Monday, December 14, 2015

actor reconstruction from photos

Create Your Favourite Actor From Nothing But Photos
Written by David Conrad   
Sunday, 13 December 2015    
Graphics techniques are becoming so sophisticated that it really does seem like magic is being done. Now a team of researchers has implemented a way of constructing a 3D model of a well known actor and using it to create scenes they never played in.
If you always wanted to see John Wayne play the lead in The Good, the Bad and the Ugly you might not have to wait much longer.

A University of Washington team has essentially reversed engineered what makes an actor recognizable as that actor, or as the title of the paper puts it "What Makes Tom Hanks Look Like Tom Hanks".

The model is first created using photos. The method relies on facial recognition to locate the standard points that make up a face. The face is then warped to place the standard points in the same orientation so that all of the photos are reduced to face-on shots. Then they are wrapped around a standard 3D model customized to give the required distances between the standard points. The warped photos are then used to construct a texture to overlay the 3D model to make it look natural and more like the target.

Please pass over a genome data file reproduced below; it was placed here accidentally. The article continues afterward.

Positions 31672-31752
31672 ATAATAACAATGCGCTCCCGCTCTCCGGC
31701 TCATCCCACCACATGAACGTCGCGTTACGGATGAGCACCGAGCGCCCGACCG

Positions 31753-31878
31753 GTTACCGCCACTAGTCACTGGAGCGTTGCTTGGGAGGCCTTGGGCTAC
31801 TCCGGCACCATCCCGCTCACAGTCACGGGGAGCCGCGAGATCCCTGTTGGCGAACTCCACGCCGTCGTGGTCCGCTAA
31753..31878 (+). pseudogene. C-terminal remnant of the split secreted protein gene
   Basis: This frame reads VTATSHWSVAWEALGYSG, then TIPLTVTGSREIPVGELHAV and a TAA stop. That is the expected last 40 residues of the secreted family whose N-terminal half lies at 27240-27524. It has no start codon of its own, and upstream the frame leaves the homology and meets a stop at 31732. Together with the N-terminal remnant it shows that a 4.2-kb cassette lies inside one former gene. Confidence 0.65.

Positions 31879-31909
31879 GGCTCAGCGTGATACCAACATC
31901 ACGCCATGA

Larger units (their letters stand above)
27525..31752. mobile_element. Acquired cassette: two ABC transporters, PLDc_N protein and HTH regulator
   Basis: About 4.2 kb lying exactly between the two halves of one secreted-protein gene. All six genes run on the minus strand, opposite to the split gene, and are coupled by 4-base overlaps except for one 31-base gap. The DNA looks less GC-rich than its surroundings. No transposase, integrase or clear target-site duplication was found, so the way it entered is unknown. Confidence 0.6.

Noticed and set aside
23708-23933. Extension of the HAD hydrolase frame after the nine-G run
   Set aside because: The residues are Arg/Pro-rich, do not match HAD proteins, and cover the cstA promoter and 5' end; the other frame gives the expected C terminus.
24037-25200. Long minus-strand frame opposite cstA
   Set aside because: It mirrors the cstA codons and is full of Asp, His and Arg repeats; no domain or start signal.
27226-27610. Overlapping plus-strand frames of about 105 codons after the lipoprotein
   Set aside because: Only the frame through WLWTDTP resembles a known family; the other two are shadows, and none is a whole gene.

This amazing enough, but the next stage is to analyse a video of the "driver", i.e. to work out the deformations in the puppet needed to make it follow the driver. This is the real innovation - working out how to convert the movement of one person into those of the actor.
To quote the paper:

"Our answer to the question of what makes Tom Hanks look like Tom Hanks is in the form of a demonstration, i.e., a system that is capable of very convincing renderings of one actor believably mimicking the behavior of another. Making this work well is challenging, as we need to determine what aspects are preserved from actor A’s performance and actor B’s personality. For example, if actor A smiles, should actor B smile in the exact same manner? Or use actor B’s own particular brand of smile? After a great deal of experimentation, we obtained surprisingly convincing results using the following simple recipe: use actor B’s shape, B’s texture, and A’s motion (adjusted for the geometry of B’s face)."

So it seems that it is sufficient to use the movements generated by the driver and simply modify them to take account of the geometry of the actor's face.
Although the researchers don't draw any conclusion from this, it suggests that the character of an actor comes about from displaying a universal human facial expression using the physiology they happen to have. So much for acting...